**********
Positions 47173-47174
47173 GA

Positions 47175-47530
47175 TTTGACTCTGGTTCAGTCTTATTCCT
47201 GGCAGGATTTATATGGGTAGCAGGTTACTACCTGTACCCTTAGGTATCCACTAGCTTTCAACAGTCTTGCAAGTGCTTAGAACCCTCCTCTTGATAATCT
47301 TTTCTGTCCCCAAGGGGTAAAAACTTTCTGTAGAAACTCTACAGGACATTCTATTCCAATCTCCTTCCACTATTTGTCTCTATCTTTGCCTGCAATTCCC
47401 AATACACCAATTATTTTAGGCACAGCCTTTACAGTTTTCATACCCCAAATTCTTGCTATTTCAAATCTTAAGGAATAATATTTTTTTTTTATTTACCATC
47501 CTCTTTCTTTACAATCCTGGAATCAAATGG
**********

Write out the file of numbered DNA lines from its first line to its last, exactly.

Positions 47173-47174
47173 GA

Positions 47175-47530
47175 TTTGACTCTGGTTCAGTCTTATTCCT
47201 GGCAGGATTTATATGGGTAGCAGGTTACTACCTGTACCCTTAGGTATCCACTAGCTTTCAACAGTCTTGCAAGTGCTTAGAACCCTCCTCTTGATAATCT
47301 TTTCTGTCCCCAAGGGGTAAAAACTTTCTGTAGAAACTCTACAGGACATTCTATTCCAATCTCCTTCCACTATTTGTCTCTATCTTTGCCTGCAATTCCC
47401 AATACACCAATTATTTTAGGCACAGCCTTTACAGTTTTCATACCCCAAATTCTTGCTATTTCAAATCTTAAGGAATAATATTTTTTTTTTATTTACCATC
47501 CTCTTTCTTTACAATCCTGGAATCAAATGG